Certainly Cammie’s world has shrunk. Some may think it constitutes a world not worth living in, for a cat. I disagree, but yet may revise my opinion. I will watch her and see how she acts, what she prefers, how she has changed. This morning, she crawled onto my chest and purred while I rubbed her chin. My princess has not changed so much that she cannot still enjoy her life, and if she enjoys it, I see no reason why she need leave it.

Sunday, May 26, 2019


Cammie has had a stroke. I woke at three o’clock this morning to the familiar sounds of Parker throwing up. After I had talked to him and cleaned up the mess, I saw Cammie off to the side. She was walking in circles, dragging her rear left leg. A stroke was the first thing of which I thought.

I called the emergency service of my veterinary hospital, and had Cammie there within an hour. The doctor called the occurrence a ‘stroke-like’ episode, probably because she cannot define it strictly. It could be a clot, a burst blood vessel, or something else. Cammie did not seem, either to me or to the veterinary, to be in pain. She was clearly distraught, however, and confused. There were hemorrhages in both eyes, and she did not flinch when a simulated threat was made to her sight. My princess is blind.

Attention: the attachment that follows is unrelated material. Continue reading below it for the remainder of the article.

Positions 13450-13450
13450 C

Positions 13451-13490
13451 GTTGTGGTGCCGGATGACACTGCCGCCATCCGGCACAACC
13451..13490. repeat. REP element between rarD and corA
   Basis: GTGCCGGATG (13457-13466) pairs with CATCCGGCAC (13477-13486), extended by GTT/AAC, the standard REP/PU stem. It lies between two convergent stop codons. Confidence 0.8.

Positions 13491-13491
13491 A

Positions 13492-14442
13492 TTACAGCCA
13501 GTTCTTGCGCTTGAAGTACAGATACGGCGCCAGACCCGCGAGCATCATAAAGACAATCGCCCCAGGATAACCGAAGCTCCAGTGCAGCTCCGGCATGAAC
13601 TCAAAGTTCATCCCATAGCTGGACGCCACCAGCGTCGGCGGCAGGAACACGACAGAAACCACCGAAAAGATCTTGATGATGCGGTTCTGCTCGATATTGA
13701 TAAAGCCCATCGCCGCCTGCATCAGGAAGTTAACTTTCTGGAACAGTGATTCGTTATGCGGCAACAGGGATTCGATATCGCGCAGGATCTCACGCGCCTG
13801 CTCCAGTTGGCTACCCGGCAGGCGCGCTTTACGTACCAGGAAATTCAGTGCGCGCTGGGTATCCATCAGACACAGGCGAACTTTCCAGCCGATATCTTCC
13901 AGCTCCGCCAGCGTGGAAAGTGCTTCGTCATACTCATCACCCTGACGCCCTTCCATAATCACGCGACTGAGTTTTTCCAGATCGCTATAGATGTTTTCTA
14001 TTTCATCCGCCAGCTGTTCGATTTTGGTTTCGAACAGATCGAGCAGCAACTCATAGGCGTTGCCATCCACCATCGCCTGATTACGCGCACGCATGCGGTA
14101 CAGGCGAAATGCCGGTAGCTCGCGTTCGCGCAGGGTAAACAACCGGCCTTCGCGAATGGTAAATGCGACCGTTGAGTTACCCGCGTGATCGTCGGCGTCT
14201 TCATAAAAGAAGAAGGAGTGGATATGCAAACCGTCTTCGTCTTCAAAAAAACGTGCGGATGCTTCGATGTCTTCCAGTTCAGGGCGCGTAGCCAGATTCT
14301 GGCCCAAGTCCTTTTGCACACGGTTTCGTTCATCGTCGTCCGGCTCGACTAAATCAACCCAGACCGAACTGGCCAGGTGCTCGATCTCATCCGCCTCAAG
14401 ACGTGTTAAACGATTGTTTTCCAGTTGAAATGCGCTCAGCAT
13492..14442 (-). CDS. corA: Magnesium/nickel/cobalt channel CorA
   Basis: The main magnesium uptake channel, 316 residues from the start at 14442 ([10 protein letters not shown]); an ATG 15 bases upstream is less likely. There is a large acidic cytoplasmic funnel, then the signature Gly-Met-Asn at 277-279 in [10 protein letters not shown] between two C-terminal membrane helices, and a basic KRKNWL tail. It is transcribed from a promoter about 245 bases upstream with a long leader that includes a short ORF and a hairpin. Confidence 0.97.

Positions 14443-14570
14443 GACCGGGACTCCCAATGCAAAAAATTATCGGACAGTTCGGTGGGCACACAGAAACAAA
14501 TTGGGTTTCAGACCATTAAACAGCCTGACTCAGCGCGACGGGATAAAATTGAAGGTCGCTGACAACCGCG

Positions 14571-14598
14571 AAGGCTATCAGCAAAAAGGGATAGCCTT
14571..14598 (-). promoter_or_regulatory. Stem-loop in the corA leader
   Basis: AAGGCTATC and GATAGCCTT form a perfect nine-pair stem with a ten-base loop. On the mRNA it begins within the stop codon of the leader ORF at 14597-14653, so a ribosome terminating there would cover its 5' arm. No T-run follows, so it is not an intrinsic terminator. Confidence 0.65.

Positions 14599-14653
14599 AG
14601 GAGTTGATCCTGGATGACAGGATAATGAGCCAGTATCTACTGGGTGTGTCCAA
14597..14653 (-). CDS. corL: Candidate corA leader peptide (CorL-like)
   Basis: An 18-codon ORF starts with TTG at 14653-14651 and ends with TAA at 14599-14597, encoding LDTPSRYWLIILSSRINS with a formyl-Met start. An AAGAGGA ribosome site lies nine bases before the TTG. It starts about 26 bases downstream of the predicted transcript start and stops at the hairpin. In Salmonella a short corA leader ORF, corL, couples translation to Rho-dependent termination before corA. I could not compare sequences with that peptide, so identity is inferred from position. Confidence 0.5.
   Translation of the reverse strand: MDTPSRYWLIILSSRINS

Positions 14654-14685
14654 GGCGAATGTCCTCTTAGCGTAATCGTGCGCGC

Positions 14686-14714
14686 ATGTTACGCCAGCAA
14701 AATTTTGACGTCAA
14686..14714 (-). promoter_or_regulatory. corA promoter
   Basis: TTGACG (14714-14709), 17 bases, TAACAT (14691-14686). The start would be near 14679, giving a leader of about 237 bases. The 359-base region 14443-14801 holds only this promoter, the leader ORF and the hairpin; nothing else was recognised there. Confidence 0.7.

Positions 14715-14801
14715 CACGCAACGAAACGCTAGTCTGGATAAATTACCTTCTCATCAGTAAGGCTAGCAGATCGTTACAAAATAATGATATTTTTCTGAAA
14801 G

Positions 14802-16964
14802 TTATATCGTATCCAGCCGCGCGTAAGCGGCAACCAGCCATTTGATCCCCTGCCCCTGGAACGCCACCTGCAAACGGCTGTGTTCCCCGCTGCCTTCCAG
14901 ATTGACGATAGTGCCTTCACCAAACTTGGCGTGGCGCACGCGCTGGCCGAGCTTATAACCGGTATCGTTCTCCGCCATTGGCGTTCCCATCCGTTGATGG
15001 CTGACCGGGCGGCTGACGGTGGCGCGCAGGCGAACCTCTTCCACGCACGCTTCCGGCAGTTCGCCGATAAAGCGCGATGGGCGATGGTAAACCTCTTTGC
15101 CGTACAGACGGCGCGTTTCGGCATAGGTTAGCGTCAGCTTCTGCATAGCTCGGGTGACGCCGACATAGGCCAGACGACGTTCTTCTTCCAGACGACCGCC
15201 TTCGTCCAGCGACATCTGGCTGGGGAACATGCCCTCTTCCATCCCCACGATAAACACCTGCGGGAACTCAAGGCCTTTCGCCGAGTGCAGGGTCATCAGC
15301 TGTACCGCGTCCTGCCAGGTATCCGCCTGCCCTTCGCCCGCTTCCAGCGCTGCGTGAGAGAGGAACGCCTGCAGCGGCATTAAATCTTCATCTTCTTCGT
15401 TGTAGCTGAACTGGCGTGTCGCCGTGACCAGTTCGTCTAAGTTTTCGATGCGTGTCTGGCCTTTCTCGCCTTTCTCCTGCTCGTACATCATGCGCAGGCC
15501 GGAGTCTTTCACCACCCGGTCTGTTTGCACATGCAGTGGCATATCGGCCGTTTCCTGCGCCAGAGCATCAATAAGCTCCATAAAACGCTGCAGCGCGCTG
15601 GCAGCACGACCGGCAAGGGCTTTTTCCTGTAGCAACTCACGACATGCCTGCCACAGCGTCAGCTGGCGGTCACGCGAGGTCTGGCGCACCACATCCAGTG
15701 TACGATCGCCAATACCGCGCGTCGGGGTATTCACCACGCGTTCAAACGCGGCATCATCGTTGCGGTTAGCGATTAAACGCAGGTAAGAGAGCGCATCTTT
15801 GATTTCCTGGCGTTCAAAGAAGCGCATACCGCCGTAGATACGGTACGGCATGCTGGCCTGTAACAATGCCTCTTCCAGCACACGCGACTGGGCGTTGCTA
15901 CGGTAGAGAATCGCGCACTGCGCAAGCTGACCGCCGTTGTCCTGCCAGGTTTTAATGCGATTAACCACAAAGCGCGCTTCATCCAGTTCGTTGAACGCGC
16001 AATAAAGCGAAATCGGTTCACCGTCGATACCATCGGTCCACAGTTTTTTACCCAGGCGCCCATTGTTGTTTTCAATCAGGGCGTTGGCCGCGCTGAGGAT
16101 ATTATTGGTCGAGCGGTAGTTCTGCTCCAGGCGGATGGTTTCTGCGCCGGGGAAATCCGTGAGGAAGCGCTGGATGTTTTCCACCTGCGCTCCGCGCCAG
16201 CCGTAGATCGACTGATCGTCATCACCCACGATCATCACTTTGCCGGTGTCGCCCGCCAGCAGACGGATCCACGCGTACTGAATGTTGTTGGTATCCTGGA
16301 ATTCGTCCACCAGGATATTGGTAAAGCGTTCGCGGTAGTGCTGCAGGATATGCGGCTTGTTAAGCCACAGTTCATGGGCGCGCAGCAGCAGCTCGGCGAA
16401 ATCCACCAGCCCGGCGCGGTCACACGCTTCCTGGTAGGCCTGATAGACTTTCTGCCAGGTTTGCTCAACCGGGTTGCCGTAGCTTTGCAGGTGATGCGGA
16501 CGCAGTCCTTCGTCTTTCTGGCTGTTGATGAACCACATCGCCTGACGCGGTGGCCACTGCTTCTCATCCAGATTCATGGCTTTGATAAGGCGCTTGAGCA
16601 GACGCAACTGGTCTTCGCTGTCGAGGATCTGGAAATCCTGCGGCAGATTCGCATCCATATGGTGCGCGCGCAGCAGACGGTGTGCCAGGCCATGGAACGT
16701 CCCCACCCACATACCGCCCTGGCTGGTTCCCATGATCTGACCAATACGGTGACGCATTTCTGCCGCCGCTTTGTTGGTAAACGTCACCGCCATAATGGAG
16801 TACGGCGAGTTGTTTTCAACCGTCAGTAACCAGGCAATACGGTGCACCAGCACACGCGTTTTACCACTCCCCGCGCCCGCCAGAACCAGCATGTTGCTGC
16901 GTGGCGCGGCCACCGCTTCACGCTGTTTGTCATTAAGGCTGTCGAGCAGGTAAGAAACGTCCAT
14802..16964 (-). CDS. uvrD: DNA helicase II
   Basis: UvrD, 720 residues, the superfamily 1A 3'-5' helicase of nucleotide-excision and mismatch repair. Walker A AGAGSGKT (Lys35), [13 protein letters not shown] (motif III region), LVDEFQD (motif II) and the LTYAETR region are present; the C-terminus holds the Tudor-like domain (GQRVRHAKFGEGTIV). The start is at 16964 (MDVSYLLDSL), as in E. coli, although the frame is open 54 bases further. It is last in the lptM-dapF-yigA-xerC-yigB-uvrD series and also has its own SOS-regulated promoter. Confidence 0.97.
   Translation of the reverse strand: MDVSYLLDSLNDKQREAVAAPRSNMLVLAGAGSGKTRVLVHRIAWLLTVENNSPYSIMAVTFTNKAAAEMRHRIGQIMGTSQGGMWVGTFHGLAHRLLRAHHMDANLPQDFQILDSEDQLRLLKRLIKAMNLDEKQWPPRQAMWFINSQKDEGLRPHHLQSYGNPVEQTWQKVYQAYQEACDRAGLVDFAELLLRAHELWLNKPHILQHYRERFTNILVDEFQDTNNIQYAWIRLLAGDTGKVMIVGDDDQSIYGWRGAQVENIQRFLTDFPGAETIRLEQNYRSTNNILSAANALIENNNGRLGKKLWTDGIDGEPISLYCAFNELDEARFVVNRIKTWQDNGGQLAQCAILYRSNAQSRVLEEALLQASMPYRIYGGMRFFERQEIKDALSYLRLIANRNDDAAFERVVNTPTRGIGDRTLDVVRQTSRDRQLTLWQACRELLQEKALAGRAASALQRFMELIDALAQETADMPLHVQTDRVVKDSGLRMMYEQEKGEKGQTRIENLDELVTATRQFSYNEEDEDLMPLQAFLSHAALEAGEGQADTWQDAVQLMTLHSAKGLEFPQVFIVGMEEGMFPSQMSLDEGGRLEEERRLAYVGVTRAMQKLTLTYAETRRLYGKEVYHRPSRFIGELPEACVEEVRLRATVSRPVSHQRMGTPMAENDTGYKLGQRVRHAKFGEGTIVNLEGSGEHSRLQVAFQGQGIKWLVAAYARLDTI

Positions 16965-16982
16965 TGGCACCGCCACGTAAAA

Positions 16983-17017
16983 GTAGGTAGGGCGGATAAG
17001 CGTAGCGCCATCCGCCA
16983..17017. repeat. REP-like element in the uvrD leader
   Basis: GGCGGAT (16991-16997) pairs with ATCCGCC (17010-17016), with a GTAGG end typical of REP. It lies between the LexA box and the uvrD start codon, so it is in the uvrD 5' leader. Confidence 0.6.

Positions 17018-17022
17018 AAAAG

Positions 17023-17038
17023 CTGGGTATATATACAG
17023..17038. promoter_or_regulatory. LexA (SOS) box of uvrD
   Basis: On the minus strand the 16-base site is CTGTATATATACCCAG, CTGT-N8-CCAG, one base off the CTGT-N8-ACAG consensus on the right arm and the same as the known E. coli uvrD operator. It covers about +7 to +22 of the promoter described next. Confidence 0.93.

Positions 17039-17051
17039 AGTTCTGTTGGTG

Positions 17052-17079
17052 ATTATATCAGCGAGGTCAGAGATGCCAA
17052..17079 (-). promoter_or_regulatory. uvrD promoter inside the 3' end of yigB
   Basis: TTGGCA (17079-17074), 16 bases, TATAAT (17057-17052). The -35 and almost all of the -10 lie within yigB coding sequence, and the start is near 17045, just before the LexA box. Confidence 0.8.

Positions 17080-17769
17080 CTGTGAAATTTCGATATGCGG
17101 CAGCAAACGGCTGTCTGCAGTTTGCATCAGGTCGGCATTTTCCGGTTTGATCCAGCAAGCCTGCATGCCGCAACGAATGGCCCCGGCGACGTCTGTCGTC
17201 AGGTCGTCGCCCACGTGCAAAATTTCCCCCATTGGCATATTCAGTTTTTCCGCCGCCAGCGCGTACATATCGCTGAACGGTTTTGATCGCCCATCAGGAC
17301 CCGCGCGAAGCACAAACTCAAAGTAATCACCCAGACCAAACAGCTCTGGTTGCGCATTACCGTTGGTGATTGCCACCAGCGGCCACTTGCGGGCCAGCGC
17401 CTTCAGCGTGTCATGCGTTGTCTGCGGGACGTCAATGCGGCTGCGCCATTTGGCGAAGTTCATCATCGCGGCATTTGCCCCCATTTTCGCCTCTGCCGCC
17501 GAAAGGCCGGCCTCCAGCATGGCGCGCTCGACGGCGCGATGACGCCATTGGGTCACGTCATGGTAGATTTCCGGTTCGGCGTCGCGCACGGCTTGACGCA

She may also have lost control of her bowels. Once I had brought her home, she wet all over the bathroom floor, then defecated on the store-room floor, where the litter-boxes are, and tracked it out. After exhausting herself with endless circles, Cammie wedged herself headfirst between a bookcase and chest of drawers.

The blindness will be permanent, the doctor believes. Cammie can live with that, though it will restrict her world mightily. The problem with her bowels may be part of the panic that she must be feeling right now. If it is not, it may have a more serious effect on her quality of life than sightlessness.